As of this month, small businesses with employees will face the threat of fines if they are late reporting Real Time Information (RTI) on their payroll. This system of fines was already rolled out last October for larger businesses (those with over 50 employees).

About the Fines

Employers who are late with their Full Payment Submission (FPS), failed to send the full number of FPSs required will face fines. Businesses who do not pay any employees but forget to file their Employer Payment Summary (EPS) will also be subject to the fines. This latter fact has attracted no small amount of controversy, due to the fact it means businesses which make no payments whatsoever can also be fined – though HMRC does include the reasonable excuse of “no longer have any employees or no payments to employees.” There are also exemptions for new employers who file an FPS for the first time within 30 days of making a payment to an employee, and for the first failure in the current tax year.

For businesses employing 0-9 people will face a fine of £100 for each month in which they fail to submit their FPS on time. This rises to £200 for those with at least ten employees, and £300 for those with 50 or more. Businesses with more than 250 employees will face fines of £400 a month. There will also be an additional charge when submissions are late by over three months, equating to 5% of the total tax and national insurance that was not reported on time.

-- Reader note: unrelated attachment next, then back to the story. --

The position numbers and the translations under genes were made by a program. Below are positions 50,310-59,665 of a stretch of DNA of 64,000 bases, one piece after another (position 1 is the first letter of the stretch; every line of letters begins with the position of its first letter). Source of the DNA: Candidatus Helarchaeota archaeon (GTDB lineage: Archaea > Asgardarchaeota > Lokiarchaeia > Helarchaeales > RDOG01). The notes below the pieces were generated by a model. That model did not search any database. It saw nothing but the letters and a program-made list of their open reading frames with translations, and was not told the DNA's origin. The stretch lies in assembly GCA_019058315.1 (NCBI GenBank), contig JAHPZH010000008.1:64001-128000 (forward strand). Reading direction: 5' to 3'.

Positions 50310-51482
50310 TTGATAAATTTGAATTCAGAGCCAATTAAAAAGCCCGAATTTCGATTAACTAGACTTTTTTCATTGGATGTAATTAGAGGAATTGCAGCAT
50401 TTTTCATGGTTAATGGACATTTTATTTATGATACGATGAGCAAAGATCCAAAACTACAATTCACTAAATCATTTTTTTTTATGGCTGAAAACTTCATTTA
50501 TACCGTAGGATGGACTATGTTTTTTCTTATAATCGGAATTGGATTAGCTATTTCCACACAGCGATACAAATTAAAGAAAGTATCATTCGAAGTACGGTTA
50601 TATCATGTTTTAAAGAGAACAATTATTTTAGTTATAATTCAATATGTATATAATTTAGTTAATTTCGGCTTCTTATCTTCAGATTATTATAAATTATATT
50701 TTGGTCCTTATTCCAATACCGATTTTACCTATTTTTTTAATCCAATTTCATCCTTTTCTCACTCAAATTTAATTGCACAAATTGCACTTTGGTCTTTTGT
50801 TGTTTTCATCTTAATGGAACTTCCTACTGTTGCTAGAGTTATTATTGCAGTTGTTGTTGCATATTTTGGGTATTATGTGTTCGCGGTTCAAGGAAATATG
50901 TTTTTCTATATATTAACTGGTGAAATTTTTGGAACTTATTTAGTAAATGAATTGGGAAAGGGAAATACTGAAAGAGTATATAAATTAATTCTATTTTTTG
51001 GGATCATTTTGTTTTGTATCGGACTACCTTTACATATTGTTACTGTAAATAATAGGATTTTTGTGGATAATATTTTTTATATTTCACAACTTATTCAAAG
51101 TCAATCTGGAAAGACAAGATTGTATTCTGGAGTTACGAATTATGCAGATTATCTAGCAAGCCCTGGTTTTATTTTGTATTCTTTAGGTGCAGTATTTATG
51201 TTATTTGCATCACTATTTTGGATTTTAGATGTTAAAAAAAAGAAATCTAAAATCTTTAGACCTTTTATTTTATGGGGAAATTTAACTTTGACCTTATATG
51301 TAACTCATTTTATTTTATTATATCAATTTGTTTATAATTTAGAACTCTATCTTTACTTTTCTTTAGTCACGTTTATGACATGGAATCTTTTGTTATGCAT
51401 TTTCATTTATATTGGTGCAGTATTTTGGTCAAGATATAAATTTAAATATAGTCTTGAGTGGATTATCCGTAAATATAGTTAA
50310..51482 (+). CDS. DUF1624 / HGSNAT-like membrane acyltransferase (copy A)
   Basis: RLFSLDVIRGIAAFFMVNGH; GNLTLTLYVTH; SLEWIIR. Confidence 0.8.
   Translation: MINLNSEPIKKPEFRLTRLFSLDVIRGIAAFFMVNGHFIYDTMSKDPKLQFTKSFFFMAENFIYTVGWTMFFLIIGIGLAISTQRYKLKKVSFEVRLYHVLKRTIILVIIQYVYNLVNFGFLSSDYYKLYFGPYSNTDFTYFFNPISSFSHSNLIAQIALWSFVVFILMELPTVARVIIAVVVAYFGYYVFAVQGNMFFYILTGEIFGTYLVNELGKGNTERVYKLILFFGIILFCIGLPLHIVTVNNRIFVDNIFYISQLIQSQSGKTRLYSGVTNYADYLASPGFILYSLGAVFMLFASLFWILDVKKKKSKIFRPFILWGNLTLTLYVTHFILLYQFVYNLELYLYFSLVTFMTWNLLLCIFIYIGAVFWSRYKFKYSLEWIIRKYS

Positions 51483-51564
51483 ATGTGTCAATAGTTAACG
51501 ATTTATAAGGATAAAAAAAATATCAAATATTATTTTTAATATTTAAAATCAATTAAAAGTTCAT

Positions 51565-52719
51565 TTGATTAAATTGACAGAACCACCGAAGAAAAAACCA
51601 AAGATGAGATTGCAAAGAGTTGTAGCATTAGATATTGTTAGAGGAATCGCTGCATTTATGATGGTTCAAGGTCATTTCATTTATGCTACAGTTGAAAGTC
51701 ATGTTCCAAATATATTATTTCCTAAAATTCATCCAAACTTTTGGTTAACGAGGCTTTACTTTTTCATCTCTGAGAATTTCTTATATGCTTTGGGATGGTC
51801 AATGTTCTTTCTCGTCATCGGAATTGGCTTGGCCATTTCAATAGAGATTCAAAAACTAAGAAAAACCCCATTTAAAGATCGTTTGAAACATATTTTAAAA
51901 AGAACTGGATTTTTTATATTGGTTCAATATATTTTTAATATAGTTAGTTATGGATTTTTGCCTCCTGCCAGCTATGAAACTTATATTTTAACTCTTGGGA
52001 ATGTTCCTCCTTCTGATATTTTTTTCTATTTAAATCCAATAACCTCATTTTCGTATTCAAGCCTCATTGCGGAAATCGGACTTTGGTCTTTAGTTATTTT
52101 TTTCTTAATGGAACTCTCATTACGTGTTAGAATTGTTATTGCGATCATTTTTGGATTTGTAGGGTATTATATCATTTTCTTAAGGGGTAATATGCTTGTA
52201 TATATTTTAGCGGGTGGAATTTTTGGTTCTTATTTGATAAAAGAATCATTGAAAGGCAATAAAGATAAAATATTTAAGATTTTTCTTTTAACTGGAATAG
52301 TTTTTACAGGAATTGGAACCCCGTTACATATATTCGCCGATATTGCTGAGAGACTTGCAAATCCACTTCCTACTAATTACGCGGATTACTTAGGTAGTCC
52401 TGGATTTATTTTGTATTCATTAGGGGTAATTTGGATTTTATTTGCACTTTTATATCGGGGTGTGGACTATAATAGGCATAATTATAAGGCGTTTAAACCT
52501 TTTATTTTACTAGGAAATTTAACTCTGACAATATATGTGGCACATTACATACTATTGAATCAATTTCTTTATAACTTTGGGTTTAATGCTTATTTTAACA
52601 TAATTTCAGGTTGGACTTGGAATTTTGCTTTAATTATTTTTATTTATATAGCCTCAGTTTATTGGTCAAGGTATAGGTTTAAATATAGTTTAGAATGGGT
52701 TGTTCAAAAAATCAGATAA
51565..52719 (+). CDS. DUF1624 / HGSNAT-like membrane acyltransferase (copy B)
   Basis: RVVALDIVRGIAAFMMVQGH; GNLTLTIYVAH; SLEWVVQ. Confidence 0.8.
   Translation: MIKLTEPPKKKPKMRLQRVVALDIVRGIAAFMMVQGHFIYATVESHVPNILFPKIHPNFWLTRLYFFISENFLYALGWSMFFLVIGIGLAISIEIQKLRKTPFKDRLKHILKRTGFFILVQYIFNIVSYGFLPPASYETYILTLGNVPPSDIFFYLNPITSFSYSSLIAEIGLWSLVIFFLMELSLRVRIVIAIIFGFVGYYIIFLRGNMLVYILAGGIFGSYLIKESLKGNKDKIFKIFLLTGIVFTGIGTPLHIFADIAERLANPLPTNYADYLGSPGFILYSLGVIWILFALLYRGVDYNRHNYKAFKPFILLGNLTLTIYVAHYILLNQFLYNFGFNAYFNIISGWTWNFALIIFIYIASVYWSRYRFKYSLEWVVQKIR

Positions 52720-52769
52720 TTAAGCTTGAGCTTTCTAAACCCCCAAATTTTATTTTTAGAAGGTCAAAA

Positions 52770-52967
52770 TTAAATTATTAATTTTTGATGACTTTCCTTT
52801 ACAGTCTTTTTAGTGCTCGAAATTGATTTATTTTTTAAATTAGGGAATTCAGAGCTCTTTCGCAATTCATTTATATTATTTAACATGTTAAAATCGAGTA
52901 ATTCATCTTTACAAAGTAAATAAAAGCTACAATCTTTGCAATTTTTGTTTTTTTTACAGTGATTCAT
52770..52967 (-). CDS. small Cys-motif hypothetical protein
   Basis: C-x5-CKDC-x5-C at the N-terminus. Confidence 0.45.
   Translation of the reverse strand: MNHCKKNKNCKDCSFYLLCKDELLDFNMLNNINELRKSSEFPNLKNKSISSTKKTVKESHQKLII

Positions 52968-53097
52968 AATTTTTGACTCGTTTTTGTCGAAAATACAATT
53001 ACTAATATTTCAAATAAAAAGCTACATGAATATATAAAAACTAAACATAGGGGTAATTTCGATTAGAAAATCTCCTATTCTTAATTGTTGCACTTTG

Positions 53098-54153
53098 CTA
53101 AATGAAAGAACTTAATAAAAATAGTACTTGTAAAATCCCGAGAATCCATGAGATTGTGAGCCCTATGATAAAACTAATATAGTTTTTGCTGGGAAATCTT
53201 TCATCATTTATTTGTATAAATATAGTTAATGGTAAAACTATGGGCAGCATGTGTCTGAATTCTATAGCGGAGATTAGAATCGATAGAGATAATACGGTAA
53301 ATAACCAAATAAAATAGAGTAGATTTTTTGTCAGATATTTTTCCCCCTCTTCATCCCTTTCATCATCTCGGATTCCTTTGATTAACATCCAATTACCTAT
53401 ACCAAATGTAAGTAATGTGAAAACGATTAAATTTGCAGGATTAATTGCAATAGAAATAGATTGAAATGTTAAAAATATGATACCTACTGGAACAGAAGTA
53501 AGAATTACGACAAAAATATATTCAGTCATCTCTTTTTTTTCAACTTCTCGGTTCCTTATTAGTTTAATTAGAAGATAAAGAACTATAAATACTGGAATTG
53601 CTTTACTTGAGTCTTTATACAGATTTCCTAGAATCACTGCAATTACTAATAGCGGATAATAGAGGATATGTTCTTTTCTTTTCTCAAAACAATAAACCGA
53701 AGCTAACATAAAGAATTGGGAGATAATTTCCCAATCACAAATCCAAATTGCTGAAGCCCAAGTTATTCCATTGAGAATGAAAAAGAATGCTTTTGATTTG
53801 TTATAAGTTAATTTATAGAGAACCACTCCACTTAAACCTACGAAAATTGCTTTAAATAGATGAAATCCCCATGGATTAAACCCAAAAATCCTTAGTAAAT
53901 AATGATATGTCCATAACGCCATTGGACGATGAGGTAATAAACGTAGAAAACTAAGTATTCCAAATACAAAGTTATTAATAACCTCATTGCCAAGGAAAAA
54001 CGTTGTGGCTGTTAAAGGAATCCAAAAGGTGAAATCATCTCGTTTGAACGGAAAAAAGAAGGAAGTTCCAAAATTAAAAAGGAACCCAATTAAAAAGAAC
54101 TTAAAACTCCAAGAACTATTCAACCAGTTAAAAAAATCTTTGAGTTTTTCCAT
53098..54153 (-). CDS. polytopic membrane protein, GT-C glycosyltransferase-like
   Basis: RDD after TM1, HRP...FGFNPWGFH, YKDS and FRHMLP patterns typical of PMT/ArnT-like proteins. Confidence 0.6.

Avoiding Fines

The best way to avoid these fines is simply to ensure that you always keep on top of your payroll solutions processes and that all RTI is reported to HMRC on time. As payroll can be a complicated and time-consuming process for non-specialists, the threat of fines constitutes further compelling reason to consider outsourcing this aspect of your business to a professional. Using a specialist payroll services will help ensure that all processes are handled properly and expertly, and as part of a well-thought-out and dedicated process. As a result, you can be sure that everything will be done on time and that all submissions will be made promptly in order to avoid fines.

If a submission is late but with good reason, then you will be entitled to challenge the fine on the grounds that you have a “reasonable excuse.” Examples include death and ill health, along with serious and unexpected things such as fire, flood and natural disasters which can seriously impact the running of your business. IT difficulties can also constitute a reasonable excuse, and in some cases if a software package is at fault then the supplier of that package may cover the fine should the challenge prove unsuccessful.